But, in fact, they were happily accepted and modeled by the man, who is looking forward to having a new pair of heavyweight STR socks while I repair his Mudslides. 

Fortunately, I have a fair amount of Grawk left over, so should holes appear sooner than expected, repairs will be able to be made.  I'm hoping John will be a little gentler on these, since the patterning would make them somewhat more difficult to repair. 

I didn't quite meet my challenge of getting him a new pair of socks by Thursday, but I definitely finished them in a week, and there's still plenty of cold weather left in the forecast

18 Months


18 months has been a time of progression for Z.  I haven't noticed radical jumps so much as extensions of existing skills.  She has worked her way to 33.5" tall and 24 lbs (she's now 90th percentile for height and has finally hit 50th percentile for weight) and physically she's pretty much normal.

20090122_ZinSunlight.jpgShe does have a lot of words.  Even her doctor commented on how verbal she was.  I never really was counting them, but even if I had been, by now I would be hard pressed to keep up.  She repeats everything we say (or at least many of the last words in our sentences) and her diction is quite remarkable.  For instance, she can say "Tchaikovsky" and you know exactly what composer she is talking about. She has a collection of both Polish and English words and she strings them together interchangeably.  She puts three and four words together on her own.  (BTW, I cannot claim the above beautiful picture of her -- it was taken by my dad).

20090122_ZRedShoes.jpgHer sense of style is becoming more pronounced.  Those red shoes were part of a Christmas outfit, but she will ask for them at any opportunity.  They were required baby-wear for our trip to the Museum of Science and Industry on Thursday (my dad was in town and we all headed to the MSI which is free this month -- all the remaining pictures are from this trip).  She has distinct opinions about clothes and will make it very clear whether she wants to wear something -- or not.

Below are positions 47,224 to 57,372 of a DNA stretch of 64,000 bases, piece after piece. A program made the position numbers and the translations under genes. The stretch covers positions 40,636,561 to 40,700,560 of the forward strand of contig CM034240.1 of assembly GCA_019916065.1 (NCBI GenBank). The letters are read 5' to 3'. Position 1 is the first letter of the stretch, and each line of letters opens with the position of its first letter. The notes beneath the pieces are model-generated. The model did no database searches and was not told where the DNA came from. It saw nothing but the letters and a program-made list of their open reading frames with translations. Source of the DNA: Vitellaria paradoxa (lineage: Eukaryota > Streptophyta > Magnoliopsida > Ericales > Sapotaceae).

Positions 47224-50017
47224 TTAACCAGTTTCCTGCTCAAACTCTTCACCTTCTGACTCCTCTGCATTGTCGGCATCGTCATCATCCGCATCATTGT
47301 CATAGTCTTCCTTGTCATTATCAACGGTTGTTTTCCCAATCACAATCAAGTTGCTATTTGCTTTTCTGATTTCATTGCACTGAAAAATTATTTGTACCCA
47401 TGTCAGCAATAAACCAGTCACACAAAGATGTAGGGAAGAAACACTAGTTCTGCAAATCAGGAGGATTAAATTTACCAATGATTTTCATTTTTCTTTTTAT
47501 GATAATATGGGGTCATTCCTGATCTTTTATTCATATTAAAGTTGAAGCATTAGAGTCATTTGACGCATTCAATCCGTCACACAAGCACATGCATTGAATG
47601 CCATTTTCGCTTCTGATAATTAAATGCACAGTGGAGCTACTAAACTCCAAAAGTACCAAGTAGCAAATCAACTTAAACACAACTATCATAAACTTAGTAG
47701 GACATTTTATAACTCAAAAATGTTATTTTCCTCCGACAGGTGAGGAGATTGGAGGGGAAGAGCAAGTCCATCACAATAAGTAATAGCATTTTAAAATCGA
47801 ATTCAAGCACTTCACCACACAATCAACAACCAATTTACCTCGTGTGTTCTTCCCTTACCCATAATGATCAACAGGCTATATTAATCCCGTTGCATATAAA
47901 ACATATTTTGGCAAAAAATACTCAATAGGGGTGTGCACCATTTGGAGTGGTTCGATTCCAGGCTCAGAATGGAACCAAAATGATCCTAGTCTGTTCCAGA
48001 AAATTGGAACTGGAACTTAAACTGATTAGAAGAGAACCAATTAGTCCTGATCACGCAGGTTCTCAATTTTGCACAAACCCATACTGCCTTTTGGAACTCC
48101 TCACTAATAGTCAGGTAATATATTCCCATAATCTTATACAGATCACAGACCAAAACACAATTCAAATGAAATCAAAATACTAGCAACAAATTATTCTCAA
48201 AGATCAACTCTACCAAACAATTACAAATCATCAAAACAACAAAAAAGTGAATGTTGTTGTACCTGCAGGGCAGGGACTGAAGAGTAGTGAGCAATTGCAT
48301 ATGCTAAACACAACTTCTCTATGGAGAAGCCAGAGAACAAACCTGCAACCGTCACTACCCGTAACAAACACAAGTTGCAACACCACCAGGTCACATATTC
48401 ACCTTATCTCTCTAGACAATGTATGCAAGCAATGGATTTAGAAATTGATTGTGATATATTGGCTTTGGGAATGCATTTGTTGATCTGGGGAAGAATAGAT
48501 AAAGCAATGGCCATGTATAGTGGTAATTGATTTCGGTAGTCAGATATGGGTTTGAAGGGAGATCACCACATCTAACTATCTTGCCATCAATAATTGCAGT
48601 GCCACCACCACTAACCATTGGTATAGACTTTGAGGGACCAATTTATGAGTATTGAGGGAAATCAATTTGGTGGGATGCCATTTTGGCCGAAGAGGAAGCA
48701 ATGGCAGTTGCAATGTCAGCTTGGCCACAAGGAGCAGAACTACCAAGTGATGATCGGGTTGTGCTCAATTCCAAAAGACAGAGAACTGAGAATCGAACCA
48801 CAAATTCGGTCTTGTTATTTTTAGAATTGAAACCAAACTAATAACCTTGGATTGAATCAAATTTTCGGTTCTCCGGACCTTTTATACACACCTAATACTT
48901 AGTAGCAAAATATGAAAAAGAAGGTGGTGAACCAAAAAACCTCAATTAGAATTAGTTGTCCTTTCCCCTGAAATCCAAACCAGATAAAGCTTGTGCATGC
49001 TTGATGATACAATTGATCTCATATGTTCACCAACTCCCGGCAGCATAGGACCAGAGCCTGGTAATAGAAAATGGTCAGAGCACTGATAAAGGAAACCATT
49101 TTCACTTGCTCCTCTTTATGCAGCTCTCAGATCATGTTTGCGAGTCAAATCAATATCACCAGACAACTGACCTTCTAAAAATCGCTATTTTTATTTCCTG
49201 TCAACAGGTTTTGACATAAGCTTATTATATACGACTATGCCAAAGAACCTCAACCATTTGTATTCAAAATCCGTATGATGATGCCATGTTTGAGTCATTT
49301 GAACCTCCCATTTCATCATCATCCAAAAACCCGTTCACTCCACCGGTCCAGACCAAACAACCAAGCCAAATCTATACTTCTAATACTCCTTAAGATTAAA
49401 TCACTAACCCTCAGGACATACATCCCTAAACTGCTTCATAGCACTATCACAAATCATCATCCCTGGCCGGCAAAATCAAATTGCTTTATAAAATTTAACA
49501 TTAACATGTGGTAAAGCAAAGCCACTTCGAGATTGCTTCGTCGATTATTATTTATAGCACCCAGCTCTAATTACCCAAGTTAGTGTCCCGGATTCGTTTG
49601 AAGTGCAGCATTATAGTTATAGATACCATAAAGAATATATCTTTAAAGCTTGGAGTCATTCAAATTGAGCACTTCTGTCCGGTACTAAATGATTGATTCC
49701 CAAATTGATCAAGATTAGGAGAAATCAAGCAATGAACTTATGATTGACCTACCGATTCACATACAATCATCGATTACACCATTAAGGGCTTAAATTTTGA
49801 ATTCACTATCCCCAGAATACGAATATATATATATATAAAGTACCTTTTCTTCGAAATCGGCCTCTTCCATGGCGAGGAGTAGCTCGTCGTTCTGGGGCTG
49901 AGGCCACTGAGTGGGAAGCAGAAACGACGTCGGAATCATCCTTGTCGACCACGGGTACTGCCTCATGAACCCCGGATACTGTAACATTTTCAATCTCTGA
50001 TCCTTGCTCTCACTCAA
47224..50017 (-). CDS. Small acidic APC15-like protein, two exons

20090122_ZSpiritAmerica.jpgShe's developed a strong love for her Grandpa.  It is a sweet and special thing, because for the longest time she was afraid of him.  Now she will ask for him and about him.  In fact, that is another thing she can do: she will ask about specific people in her life: Mama, Tata, Babcia, Grandma and Grandpa, Uncle Stanley, Ufer (my parents dog), Marco (our cat).  Z and Grandpa have had a great week together.  They share a love of birds and rocking chairs and going fishing for kitties. 

20090122_ZButtons.jpg Her manual dexterity continues to improve as well.  She is now a grand champion button pusher (betraying the strong cadre of engineering genes that are hiding in her genetic code) and she can fit her Duplos together without much help.   Stacking things is becoming a favorite pass-time and she loves "going shopping" (which consists of finding one of my bags and either taking things out of them or putting things in). 

20090122_ZinMirror.jpg We have started to refer to her as "Danger Baby" because she gets bolder and bolder every day.  She will climb on adult-sized rocking chairs, stand on ledges, walk up and down stairs with both hands full, and pull almost anything down off a counter that she can reach -- and that reach is getting longer and longer.  She climbs up on beds, couches and chairs.

20090122_ZAfterEmail.jpgShe's a baby with a developing sense of humor.  She's started giving "high fives".  Which makes laughing happen all around. She has belly laughs when we make funny faces and she will do things that she thinks are very funny and then turn around and look at us with a silly grin.  In fact, she is a baby with a whole pantheon of developing emotions, including the tantrum.  Coats do not go on without significant protest, and she gets quite unhappy about being redirected from any of her goals.

20090122_ZBabyFace.jpgShe is also developing her interests.  She's an incredible afficianado of "ABCs" and can recognize most letters and some numbers.  She's developed a taste for classical music and will ask John specifically to hear Chopin or Tchaikovsky one one of the baby-friendly websites John has found. She will bang on her xylophone and toy piano.  She loves Dr. Seuss books and can have them read over and over to her (particular favorites at the moment are "Hop on Pop", "Hands, Hands, Fingers, Thumb", "Mr. Brown Can Moo, Can You", "ABCs" and "the Eye Book"). 

It is clear that we are watching the emergence of a real little person with likes, dislikes and a whole array of emotions.  I selected the pictures for this post because they show some of the many expressions that are now part of who she is.  She is outgoing and sweet, but in a heartbeat can become shy and coy (she charms the waitstaff in almost every restaurant we go to with her regularly).  She does things intentionally to be a stinker and get my attention.  She has even started to realize that she can get different things from different people if she behaves in certain ways.